Our Partners

Cultural life in Iceland is outstanding, it´s hard to believe that this small nation has all this variety. We pride ourselves of having an excellent cooperation with our partners. This allows us to offer tours which will fulfil your or your group’s wildest dreams.


The Icelandic Opera´s first performance was Leoncavallo´s I Pagliacci in Haskolabio in March 1979.

Since the Icelandic Opera moved into Harpa they, among others, have given the following performances: La Boheme by Puccini, Il trovatore by Verdi, Carmen by Bizet, Don Carlo by Verdi, Don Giovanni by Mozart, Évgení Onegin by Tchaikovsky, Tosca by Puccini, Brothers by Daniel Bjarnason and La Traviata by Verdi.

The Icelandic Opera will perform Figaro´s Wedding by Mozart in autumn 2019 and the Valkyries by Wagner spring 2020. The Valkyries will be a part of Reykjavik Arts Festival in 2020.


The Icelandic Symphony Orchestra was founded in 1950. It has distinguished itself as one of the leading Nordic orchestras through its many performances and recordings. The orchestra gives around 60 concerts each season, including subscription concerts with renowned conductors and soloists, family concerts, school concerts, recordings, and local as well as international tours. It has performed to great acclaim at international festivals and in concert halls, including the BBC Proms in 2014 under the direction of Ilan Volkov, New York’s Carnegie Hall and Vienna’s Musikverein.


Reykjavík Arts Festival is a biennial multidisciplinary festival with a special focus on new commissions and the creative intersection of the arts. It presents, to the widest possible audience, exhibitions and performances of contemporary and classical works in major cultural venues and unconventional spaces throughout the city. Since its inception in 1970, Reykjavík Arts Festival has invited hundreds of artists from all parts of the globe to perform or exhibit at the festival.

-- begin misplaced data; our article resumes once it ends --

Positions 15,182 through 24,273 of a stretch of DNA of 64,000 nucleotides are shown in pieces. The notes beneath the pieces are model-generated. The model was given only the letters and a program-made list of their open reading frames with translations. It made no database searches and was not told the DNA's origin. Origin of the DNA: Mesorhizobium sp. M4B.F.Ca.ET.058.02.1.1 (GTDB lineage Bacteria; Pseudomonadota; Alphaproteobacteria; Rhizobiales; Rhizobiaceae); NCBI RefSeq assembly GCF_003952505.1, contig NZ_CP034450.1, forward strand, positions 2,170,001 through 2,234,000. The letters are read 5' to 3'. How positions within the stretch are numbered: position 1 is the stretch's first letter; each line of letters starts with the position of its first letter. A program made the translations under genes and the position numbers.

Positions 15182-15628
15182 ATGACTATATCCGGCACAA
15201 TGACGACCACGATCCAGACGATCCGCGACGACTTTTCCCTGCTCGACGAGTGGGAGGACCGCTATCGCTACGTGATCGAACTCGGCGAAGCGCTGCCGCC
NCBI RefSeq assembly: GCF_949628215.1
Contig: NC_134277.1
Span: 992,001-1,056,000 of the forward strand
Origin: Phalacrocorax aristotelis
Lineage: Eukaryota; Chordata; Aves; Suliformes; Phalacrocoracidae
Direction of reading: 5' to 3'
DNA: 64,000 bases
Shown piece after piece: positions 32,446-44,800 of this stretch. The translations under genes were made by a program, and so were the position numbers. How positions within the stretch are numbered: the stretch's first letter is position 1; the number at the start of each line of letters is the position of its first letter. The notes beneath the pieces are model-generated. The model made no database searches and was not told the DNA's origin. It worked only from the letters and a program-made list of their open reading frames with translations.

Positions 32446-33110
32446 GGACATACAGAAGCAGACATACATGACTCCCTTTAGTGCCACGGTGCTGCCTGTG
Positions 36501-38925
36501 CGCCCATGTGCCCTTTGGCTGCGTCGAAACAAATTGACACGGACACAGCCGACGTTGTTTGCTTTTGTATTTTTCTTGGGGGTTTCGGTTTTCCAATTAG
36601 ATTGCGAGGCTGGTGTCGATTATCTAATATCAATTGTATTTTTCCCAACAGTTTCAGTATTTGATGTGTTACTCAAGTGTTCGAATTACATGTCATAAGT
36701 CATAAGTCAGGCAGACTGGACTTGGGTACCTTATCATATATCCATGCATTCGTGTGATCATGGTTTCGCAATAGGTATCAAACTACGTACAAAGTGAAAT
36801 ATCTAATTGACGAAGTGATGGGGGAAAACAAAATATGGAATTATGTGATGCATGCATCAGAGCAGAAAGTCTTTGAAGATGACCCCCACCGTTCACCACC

The next Reykjavik Arts Festival will be in spring 2020.


Iceland Dance Company (IDC) is the national dance company of Iceland based in Reykjavík City Theatre. Established in 1973, IDC is an independent public institution responsible for developing, creating and nurturing contemporary dance and choreography in Iceland. IDC is a progressive contemporary dance company constantly building a repertoire of choreography by many of the world’s leading choreographers, e.g. Ohad Naharin, Johan Inger, Jiri Kylian, Ed Wubbe and Sidi Larbi Cherkaoui. Simultaneously, the company has led the development of Icelandic choreography and nurtured home-grown talents who have received international acclaim. The company places an emphasis on developing partnerships with other cultural institutions and prides itself on a tradition of working with emerging talents in all artistic fields, e.g. by frequently commissioning new music.


Icelandic art is currently flourishing. Popular history claims that the first solo exhibition of Icelandic painters was around 1900 by Þorarinn B Þorlaksson. By the end of 1918, the Icelandic Art Association agreed to hold an overview exhibition of Icelandic art. This decision marks a definite turning point in Icelandic artistic life. There, for the first time, an attempt was made to give a comprehensive impression of the Icelandic art style that had grown in the early 20th century. In Iceland, you can find various art galleries showcasing an extremely wide selection of art. Moreover, art auctions are regularly held, catering for a range of tastes and budgets.


Knitting has a long tradition in Iceland. The earliest surviving documents about knitting in Iceland are from the second half of the 16th century. In those days, everyone was knitting – women, men and children alike – as debts were paid in this way. For personal use, people knitted almost all their clothes, i.e. socks, gloves, scarves, sweaters, pants, shoes, lids, caps and even braces. Some people also knitted their underwear, stockings, tents and pillowcases. At first, knitwear was made from both lamb’s wool and horsehair, but, in recent years, only the lamb’s wool has been used.



The cuisine of Iceland has a long history. The most important ingredients in Icelandic cuisine are lamb and fish. Today, all kinds of delicious dishes are made from Icelandic fresh ingredients, including a range of natural seasonings such as crowberry, blueberry, rhubarb, Icelandic moss, wild mushrooms, wild thyme, lovage angelica and dried seaweed. If you would like to taste something truly Icelandic try skyr, hangikjöt (smoked lamb), rúgbrauð (dense dark and sweet rye bread), kleinur and brennivín (an Icelandic akvavit). Þorrablót is a buffet served at the midwinter festival which includes a selection of traditionally cured meat and fish.

Curio hotel Hilton Reykjavik Iceland


Iceland has a varied selection of hotels and guesthouses. Here, you can find both big and small hotels, boutique hotels, international chains and friendly local Icelandic country hotels. Allow us to find the accommodation which best suits your needs.